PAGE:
Monday, October 10, 2011

Shep Climbs Aboard The Ship

No doubt we miss having cattle dogs.  If only our cattle dogs could've spent their days doing their jobs down in the lots, that would have been fine.  I have to say, working cattle is not one of Fluffybear's finer points.  Although we have used her as bait to get a bull into a pen once or twice.  She's such a ding dong that she has no problem doing that. 

The first time we got this visitor pictured above we thought he came with the trucker that was here loading. 

"Take your dog!" Ron yelled as the trucker was leaving.

"It ain't mine, see ya" he said as he climbed into his cab.

"Great!" Ron said.  "Go get the pick up and drive around and ask people if they own him."
"Great!" I said, as I loaded up this super sweet dog.  He's super sweet, but I had zero time to be galavanting around the county with said dog. 

Luckily, the first place I stopped was down the road and he belonged to them, our friends Paul and Diana.  Paul took one look in the bed, "SHEP!  What were you doing?"  The dog lowered his head, knowing he had done wrong.  Then he slunk out of my pickup and laid down in front of the house. 

That wasn't the last time we saw Shep.  One night about 11 PM we got in a load of cattle from out by Aberdeen.  It was a warm night with just a hare of a breeze from the south.  Those old cows did not want to get out of that truck for anything.  Were tapping on the sides of the semi, were "hep, hep hep" (that's what we cattle people say to push cattle.  It's a universal language.  I also sport a cross between a yodel and Indian yell that works too).  When all of the sudden there's high pitched barking coming from under that semi trailer and wouldn't you know it, those cows started to unload.  What took us 1/2 hour with no results took the nieghbor dog just under a minute.  When the last old honery cow got off the trailer, the driver shut the gate and said his goodbyes and pulled his rig out of the driveway back towards highway 212, following right along side the rear tire was Shep, running home.  His work was done.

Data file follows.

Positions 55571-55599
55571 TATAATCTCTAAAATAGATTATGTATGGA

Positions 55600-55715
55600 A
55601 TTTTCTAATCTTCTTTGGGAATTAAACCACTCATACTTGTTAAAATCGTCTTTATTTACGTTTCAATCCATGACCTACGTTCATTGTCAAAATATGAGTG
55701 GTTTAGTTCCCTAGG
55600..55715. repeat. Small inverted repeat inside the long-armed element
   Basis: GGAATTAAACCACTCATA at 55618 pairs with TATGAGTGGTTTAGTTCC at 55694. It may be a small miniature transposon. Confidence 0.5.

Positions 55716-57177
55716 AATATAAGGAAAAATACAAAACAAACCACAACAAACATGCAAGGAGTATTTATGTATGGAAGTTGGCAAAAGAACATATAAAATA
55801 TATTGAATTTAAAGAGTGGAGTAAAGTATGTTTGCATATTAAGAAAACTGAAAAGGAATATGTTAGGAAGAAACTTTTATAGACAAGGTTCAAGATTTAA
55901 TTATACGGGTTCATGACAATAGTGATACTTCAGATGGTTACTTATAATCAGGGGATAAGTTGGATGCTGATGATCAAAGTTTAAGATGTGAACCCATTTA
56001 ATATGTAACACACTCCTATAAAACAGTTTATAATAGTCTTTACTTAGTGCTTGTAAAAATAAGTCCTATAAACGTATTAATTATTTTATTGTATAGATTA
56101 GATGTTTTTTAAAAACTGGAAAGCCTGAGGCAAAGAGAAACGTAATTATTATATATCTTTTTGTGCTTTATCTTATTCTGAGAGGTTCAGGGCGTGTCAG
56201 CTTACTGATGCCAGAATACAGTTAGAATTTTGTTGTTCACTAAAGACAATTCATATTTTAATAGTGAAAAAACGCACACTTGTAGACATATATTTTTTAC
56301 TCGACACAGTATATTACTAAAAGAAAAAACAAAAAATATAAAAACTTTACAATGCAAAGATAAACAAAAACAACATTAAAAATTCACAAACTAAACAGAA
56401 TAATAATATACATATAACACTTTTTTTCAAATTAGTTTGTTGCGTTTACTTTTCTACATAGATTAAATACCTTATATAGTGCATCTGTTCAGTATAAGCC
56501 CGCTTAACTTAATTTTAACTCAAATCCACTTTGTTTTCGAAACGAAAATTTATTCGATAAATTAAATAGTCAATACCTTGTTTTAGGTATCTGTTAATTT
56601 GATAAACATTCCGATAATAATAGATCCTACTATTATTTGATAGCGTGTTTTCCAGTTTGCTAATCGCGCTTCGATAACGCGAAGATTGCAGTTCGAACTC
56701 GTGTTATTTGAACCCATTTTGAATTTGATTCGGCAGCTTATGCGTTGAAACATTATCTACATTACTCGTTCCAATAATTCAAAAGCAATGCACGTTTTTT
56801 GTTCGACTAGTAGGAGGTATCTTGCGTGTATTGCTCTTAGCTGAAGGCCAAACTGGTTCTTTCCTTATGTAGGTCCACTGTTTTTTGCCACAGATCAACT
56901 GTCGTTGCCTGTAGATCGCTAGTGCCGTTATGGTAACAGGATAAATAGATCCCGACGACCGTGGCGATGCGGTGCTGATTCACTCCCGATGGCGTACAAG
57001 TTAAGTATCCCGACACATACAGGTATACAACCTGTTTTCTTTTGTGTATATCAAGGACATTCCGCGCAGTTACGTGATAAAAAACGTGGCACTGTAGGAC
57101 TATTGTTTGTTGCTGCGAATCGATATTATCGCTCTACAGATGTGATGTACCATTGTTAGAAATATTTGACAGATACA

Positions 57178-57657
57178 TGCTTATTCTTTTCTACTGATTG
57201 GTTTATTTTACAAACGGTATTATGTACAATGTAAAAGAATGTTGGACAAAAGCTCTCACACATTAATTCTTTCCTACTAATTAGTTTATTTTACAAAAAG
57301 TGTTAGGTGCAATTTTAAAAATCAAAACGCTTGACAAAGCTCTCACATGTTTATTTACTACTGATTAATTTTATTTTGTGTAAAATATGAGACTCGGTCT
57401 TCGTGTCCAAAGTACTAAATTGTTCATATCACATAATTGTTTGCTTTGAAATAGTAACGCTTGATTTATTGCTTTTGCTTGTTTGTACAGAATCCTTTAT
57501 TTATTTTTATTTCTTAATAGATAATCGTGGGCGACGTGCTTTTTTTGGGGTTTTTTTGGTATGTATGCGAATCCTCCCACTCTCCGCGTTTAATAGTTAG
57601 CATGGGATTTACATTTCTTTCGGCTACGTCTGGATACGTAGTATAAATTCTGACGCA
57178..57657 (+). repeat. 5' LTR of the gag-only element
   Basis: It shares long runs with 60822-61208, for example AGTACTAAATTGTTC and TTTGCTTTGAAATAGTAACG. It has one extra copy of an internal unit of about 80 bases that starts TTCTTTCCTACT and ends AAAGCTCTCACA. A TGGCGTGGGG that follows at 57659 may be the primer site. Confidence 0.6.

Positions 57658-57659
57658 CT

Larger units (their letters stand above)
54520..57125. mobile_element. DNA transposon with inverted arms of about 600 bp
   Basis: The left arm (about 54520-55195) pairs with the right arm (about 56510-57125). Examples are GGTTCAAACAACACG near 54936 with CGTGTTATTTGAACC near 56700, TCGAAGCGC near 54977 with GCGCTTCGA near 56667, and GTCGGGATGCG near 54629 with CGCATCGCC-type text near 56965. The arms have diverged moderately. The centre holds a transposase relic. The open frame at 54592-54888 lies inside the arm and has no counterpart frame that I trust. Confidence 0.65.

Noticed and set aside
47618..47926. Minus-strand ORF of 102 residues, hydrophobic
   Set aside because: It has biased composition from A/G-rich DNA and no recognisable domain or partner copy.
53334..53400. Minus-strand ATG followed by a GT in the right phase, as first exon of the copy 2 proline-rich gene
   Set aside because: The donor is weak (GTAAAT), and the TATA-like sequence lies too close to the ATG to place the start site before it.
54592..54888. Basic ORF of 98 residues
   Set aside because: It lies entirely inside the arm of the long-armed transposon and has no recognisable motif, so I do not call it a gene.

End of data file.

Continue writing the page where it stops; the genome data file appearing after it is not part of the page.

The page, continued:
He hasn't been back since, I went over there to drop off some chickens and he wouldn't even come up to me.  He obviously associates me with getting in trouble which is too bad, he's a real sweetheart and I'm a dog lover.  I told Ron, that's the kind of farm hands we need.  Come to help and I don't even need to bake them a pie or get them a pop.  Just do their work and head for home. 

See you around Shep, we'll be getting a load in in the next week or two from Montana...if your not doing anything bop in and help.  You're much appreicated. 

Happy trails and don't forget to give your old pup a scratch behind the ear today,
Fairchild Farmgirl

1 comment:

  1. Good Boy, Shep! Keep Comin' Back. Funny Xoxo. Terah